quartz gems

Image copyright: Photographic illustration by Quartz

The end of globalization has been greatly exaggerated. In 2016, after the British voted to leave the EU, many took it as a sign of the dismantling of globalization. Alarm bells rang again in 2018, when then-President Donald Trump launched a trade war on various fronts. In 2020, covid has triggered a whole new wave of predictions about the collapse of global economic integration, with calls for the death of globalization reaching a fever pitch after Russia invaded Ukraine earlier this year.

Research "end of globalization"  keep climbing.

Image copyright: Quartz

The Best of Quartz Obsession Podcast

Obsession podcast logo with sound waves flowing behind

🐱 A pasta ad where a child saves a kitten.

🦶 An old wooden toe.

🤢 A ball of undigested squid beaks.

We had so much fun on the Quartz Obsession podcast we created a bonus episode of some of our favorite moments of last season. We’ve teamed up with Hark Audio, a podcast curation app, to share them with you. The cool thing about Hark is that you can go from any moment to a full episode. Try it!

Other things we liked

LGBTQ asylum seekers from Nigeria are among those deported from the UK. Nigerian authorities received 38 migrants including gay men from the UK last Thursday. BBC’s Chris Ewokor explains why they were fired although he remained in the UK for decades.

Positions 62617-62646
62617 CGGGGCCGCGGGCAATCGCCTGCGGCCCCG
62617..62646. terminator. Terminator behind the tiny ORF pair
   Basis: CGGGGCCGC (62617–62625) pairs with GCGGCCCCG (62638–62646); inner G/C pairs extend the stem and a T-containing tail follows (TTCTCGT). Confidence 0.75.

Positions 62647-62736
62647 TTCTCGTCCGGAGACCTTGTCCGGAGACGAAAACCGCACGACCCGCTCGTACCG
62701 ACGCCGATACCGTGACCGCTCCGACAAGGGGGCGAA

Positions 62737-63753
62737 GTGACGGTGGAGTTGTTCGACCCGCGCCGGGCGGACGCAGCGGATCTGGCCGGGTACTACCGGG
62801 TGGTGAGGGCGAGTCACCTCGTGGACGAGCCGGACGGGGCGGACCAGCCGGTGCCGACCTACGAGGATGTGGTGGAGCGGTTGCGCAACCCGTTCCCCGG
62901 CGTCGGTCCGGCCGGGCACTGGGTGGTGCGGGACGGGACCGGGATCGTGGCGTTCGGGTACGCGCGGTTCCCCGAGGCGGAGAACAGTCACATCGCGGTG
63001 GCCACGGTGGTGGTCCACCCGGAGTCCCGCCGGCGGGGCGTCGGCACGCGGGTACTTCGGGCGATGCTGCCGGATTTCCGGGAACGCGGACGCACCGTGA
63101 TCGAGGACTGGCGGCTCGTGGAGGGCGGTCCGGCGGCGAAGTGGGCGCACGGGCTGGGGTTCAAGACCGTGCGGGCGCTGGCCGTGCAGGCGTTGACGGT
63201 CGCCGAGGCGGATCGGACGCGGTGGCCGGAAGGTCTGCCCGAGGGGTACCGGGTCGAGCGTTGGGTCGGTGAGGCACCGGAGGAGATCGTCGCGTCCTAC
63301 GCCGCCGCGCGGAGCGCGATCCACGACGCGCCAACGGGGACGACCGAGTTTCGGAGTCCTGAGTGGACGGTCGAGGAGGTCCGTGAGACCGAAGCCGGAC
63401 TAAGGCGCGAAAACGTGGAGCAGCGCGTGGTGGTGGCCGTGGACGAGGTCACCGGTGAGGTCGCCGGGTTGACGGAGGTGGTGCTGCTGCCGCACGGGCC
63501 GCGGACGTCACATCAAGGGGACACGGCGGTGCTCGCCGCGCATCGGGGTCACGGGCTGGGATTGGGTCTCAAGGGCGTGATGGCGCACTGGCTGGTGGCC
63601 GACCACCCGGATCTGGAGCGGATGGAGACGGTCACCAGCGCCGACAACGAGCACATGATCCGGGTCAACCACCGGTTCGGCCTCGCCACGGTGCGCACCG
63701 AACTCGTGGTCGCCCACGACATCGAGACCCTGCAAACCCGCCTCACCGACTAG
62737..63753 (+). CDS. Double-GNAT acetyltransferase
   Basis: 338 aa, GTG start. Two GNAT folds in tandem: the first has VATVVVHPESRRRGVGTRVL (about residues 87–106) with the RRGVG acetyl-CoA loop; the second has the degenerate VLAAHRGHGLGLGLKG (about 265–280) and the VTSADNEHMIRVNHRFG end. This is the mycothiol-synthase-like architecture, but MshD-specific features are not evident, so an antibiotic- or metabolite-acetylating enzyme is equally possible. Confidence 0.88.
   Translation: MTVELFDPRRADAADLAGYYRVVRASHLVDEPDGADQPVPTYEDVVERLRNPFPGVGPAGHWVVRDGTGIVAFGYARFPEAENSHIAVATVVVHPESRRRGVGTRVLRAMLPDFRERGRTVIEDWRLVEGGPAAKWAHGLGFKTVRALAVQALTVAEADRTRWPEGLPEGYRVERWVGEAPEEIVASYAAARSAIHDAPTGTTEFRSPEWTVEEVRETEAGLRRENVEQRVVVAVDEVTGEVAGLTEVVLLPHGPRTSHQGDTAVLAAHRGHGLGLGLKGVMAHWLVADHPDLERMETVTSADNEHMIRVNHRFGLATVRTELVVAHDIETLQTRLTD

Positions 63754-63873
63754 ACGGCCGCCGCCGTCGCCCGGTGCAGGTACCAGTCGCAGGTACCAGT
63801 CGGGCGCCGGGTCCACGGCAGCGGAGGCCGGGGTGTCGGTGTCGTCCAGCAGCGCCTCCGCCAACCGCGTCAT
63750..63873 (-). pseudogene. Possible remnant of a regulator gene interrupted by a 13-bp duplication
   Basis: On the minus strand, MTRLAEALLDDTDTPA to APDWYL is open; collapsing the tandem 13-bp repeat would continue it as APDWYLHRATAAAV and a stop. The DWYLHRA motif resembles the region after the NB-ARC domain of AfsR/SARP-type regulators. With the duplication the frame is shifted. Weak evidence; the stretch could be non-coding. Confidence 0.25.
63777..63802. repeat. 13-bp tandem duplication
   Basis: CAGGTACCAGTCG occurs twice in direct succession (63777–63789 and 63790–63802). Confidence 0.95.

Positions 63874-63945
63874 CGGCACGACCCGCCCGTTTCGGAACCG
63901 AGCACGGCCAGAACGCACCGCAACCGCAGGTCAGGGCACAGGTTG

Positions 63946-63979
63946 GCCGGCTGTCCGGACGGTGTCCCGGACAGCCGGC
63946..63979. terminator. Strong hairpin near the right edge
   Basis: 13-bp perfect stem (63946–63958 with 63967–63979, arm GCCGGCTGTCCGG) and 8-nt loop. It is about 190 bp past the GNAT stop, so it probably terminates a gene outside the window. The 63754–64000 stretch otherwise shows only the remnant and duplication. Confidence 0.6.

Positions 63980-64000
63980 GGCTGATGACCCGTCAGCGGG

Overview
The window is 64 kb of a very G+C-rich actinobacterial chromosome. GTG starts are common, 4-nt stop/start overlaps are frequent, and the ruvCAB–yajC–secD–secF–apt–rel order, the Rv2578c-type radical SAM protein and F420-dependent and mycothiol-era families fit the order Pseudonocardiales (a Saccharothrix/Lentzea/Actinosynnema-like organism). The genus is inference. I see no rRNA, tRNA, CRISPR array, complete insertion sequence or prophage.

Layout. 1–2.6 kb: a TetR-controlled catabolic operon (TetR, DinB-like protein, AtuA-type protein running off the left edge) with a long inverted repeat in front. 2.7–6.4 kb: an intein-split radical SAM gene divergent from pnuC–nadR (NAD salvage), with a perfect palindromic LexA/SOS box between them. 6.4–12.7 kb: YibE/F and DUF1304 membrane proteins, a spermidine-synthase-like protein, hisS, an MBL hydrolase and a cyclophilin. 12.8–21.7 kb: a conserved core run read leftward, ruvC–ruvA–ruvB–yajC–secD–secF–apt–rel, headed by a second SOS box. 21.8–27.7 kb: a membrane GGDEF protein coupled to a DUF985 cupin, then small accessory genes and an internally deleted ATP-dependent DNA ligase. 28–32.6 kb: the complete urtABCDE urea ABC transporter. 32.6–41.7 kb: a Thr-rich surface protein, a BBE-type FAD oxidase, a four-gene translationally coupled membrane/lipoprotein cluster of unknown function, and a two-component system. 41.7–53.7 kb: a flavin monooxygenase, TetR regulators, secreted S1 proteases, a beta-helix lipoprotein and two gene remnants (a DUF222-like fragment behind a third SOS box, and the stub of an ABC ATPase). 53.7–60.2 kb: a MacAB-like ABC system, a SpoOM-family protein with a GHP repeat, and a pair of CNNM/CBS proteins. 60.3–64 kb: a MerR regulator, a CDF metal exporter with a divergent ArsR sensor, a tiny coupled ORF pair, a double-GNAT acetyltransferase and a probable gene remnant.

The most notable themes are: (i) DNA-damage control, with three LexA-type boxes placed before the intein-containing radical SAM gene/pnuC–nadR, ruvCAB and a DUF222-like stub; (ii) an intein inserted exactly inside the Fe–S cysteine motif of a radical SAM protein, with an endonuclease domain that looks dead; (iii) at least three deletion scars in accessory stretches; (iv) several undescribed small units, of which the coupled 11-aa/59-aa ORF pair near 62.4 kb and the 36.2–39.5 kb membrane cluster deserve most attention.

Ghanaians are protesting against a new levy. At 26%, inflation is hitting Ghana hard. Citizens were angered by the government’s decision to impose a 1.5% tax on electronics transactions and took to the streets, as Business Insider’s Emmanuel Abara Benson reported.

Zimbabwe’s plan to mint gold is exciting for investors. Al Jazeera’s Chris Muronzi reports that President Emerson Mnagangwa is eager to strike gold to curb rising inflation in the country and triple the lending rate from 80% to 200% – a move that makes investors happy.

when you kiss nyaopeyou marry him. New Frame’s Nation Nyoka explores the fate of young women live in a drug house in Gauteng, South Africa, and are addicted to a low-grade form of heroin called nyaope.


Imagine the global good. Apply for the 2022 CatchLight Fellowship for Creative Leaders in Storytelling and stand a chance to receive $30,000 in financial support. (July 18)

Apply for a $12,000 grant. The Association of Commonwealth Universities announced apps for Higher Education Human Resources Community Challenge Grants. (August 15th)

🎵 This brief was made by listening to “Hello” by Balti (Tunisia)

Our best wishes for a productive and idea-filled week ahead. Please send your news, comments, suggestions, ideas, WhatsApp banks and Fulani dishes to [email protected] You can follow us on Twitter at @qzafrica for updates throughout the day.

If you received this email from a friend or colleague, you can register here to get the Quartz Africa Weekly Brief delivered to your inbox each week. You can also follow Quartz Afrique on Facebook.

Comments are closed.